In a coordinated defense of religious liberty, at 11 a.m. yesterday 43 Roman Catholic organizations filed a dozen lawsuits nationwide to strike down the HHS mandate.
The plaintiffs include some of the most significant organs of the U.S. church, including the Archdioceses of New York, Washington, D.C., and St. Louis; the Dioceses of Dallas, Fort Wayne-South Bend, Ft. Worth, the Michigan Catholic Conference, Pittsburgh, and Rockville Centre; the University of Notre Dame, Catholic University of America, and the Franciscan University of Steubenville; and Our Sunday Visitor.
Timothy Cardinal Dolan, the Archbishop of New York, said the step was necessary “to protect our religious liberties from unwarranted and unprecedented government intrusion.”
The Archdiocese of Washington has created a website dedicated to the new lawsuit. Cardinal Donald Wuerl of Washington, D.C., called the mandate a “government attempt to force the Church out of the public square.”
“The Catholic rebellion has begun,” said Catholic League President Bill Donohue in a statement e-mailed to LifeSiteNews.com.
The HHS mandate “amounts to nothing less than a grave threat to our constitutionally protected First Amendment right to freedom of religion,” said Franciscan University President Father Terence Henry, TOR. He added, although they never envisioned taking such a step, the board of trustees unanimously approved the lawsuit.
Our Sunday Visitor linked its involvement to the legacy of its founder, Fr. John Noll, who fought the political clout of the Ku Klux Klan as that organization attempted to impose anti-Catholic policies at the turn of the 20th century. “Today, Our Sunday Visitor stands proudly with our fellow Catholic apostolates and with our bishops in resisting this challenge,” the publication announced in a press release.
The lawsuit has admirers well outside the Roman Catholic Church. These 43 Catholic institutions “are fighting back to protect the religious liberties of all Americans,” said Family Research Council president Tony Perkins this afternoon. “We stand with these Catholic organizations that have refused to give up their long held constitutional right to the free exercise of religion.”
Perhaps nothing so encapsulated President Obama’s fall from grace with American Catholics than the participation of the University of Notre Dame, where his invitation to deliver the 2009 commencement address stirred controversy.
“We have filed this lawsuit neither lightly nor gladly, but with sober determination,” wrote Notre Dame President Fr. John Jenkins in a letter explaining his actions. “Let me say very clearly what this lawsuit is not about: it is not about preventing women from having access to contraception, nor even about preventing the [g]overnment from providing such services…We do not seek to impose our religious beliefs on others; we simply ask that the [g]overnment not impose its values on the University when those values conflict with our religious teachings.”
Notre Dame does not qualify for the administration’s religious exemption because, although it is “firmly grounded in the tenets of Catholicism,” it does not primarily employ or serve other Roman Catholics.
“Notre Dame cannot be forced to give up its beliefs on abortifacients, sterilization, or contraception, nor its devotion to serving all mankind, without violating its religious beliefs and compromising its religious purpose,” the university’s legal complaint states.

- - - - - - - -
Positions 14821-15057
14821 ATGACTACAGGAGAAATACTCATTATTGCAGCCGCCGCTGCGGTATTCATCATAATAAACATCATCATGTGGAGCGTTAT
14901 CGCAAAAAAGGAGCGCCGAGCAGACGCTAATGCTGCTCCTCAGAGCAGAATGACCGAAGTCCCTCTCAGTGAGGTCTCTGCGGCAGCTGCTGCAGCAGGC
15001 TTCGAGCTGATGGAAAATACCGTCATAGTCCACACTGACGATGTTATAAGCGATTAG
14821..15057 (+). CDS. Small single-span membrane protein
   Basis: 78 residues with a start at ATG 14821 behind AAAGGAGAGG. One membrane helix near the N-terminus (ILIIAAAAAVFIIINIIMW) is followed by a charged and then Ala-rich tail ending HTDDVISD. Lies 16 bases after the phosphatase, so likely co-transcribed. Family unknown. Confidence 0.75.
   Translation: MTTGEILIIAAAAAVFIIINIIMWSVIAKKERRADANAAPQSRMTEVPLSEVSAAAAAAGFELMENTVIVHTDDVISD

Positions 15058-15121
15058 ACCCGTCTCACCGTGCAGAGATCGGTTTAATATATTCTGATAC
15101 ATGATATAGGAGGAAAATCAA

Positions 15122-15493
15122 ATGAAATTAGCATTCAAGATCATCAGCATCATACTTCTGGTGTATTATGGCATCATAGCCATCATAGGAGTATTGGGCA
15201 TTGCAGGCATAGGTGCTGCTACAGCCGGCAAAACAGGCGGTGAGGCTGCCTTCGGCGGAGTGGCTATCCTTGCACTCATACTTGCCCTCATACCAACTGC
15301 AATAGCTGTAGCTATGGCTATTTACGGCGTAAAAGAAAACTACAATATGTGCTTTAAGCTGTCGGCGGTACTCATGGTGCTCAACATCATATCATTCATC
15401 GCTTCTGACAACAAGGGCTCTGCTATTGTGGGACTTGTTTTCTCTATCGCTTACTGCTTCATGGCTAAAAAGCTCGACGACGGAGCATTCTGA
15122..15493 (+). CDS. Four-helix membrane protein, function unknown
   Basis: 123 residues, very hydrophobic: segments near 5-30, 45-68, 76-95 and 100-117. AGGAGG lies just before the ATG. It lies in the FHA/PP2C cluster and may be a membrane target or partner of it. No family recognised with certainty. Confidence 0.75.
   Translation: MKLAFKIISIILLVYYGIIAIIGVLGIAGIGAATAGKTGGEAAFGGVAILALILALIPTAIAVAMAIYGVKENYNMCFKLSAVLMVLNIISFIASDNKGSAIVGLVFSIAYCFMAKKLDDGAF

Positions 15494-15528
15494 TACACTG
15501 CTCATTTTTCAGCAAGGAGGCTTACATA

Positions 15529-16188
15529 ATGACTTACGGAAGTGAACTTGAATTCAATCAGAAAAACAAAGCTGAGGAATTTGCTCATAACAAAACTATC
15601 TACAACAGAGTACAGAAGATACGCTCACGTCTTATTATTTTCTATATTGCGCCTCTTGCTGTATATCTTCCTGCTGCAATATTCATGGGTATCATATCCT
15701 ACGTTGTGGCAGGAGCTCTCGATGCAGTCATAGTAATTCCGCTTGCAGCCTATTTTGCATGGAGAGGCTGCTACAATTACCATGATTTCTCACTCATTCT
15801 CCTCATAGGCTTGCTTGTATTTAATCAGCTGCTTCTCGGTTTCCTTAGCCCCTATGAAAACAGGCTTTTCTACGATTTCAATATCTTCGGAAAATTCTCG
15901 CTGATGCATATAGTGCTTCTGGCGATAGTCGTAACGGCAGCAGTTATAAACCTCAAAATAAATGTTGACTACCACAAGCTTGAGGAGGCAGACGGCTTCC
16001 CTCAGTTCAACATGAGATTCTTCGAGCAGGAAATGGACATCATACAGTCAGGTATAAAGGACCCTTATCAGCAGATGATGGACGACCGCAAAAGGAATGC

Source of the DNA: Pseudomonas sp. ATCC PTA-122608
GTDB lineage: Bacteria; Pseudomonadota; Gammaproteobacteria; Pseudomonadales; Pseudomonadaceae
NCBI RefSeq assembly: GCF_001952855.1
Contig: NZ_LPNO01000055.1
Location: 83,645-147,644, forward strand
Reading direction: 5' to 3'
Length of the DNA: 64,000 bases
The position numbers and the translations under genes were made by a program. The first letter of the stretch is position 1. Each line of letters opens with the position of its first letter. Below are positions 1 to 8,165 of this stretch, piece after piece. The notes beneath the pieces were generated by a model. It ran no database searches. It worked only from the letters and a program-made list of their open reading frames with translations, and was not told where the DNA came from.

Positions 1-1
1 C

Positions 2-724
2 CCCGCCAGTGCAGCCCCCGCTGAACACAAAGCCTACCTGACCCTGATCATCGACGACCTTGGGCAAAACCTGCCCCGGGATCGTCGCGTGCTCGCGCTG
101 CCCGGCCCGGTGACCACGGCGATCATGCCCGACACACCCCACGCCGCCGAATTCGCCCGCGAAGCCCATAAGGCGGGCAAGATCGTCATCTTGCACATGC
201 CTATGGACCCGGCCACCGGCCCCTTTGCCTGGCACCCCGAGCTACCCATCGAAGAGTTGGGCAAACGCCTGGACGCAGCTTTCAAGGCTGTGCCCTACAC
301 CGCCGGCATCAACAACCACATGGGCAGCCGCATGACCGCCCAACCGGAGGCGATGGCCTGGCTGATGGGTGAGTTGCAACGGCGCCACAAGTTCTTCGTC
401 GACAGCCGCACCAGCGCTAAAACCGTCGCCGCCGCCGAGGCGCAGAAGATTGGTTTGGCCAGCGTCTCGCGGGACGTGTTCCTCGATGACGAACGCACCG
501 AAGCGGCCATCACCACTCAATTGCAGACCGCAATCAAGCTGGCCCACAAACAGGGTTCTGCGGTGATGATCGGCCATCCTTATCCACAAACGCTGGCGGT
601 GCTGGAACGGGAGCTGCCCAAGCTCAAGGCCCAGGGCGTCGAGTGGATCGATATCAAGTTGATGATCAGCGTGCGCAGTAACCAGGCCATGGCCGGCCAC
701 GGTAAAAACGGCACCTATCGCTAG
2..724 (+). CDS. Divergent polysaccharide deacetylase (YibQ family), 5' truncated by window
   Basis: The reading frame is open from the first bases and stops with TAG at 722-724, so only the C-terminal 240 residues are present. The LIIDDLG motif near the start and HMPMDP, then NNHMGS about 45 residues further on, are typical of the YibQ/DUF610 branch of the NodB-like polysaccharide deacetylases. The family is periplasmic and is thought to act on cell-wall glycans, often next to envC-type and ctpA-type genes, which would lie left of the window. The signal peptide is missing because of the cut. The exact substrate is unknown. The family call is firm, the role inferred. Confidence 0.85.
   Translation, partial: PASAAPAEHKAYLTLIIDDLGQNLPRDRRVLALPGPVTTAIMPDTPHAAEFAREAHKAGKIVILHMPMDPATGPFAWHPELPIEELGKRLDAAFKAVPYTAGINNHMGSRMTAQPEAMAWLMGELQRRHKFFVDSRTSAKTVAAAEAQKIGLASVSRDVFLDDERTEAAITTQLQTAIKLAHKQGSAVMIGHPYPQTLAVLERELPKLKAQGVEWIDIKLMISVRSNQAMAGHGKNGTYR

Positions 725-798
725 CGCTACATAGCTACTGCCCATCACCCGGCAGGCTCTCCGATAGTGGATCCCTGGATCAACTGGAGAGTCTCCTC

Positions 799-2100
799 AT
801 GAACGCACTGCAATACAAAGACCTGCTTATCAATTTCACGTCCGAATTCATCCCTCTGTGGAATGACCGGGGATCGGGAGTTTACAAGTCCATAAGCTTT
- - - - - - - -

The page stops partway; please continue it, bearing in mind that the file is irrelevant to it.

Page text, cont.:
Fr. Jenkins writes that he had registered his objection to the administration’s overly narrow religious exemption numerous times without satisfaction.
The university’s legal complaint states that after Obama announced an “accommodation” that would require insurance companies to directly provide contraceptives to employees and students for “free,” college officials “informed the White House that such a policy would not help Notre Dame, which is self-insured, and would not protect its religious liberties.”
The lawsuit argues the government has no compelling interest in the mandate, that forcing a religious institution to finance abortifacient drugs is not the least restrictive means of providing them, that the rule burdens the university’s free exercise of religion, and that it favors those religions that either favor abortion or have no interest in serving members of other religions.
The university’s health care plan is not grandfathered, and officials maintain they are not certain if it qualifies for the one-year “safe harbor” that extends the implementation of the HHS mandate past the election, into August 2013. The uncertainty over future regulations makes it impossible for the university to plan for its future.
If religious institutions fail to comply with the regulations promulgated next year, they could face a penalty of $100 per day per individual covered. In an online video, Chancellor Jane Belford of the Archdiocese of Washington said that could cost that diocese $4.2 million a year.
Although Fr. Jenkins does “not question the good intentions and sincerity” of administration officials, he warned if the HHS mandate were accepted, it “will be the end of genuinely religious organizations in all but name.”
Even some liberal Catholics have greeted today’s lawsuit as a positive step. Michael Sean Winters writes at the dissenting National Catholic Reporter, “The lawsuit, and Jenkins’ commentary, are very good news.”
“First, I doubt there is anyone who could charge Notre Dame with being unreasonably hostile to the Ibama [sic] administration,” he wrote. Yet “the administration has still refused to back off the four-part test” to grant an institution a religious exemption “that was, and is, for many of us, the principal difficulty in finding a solution.”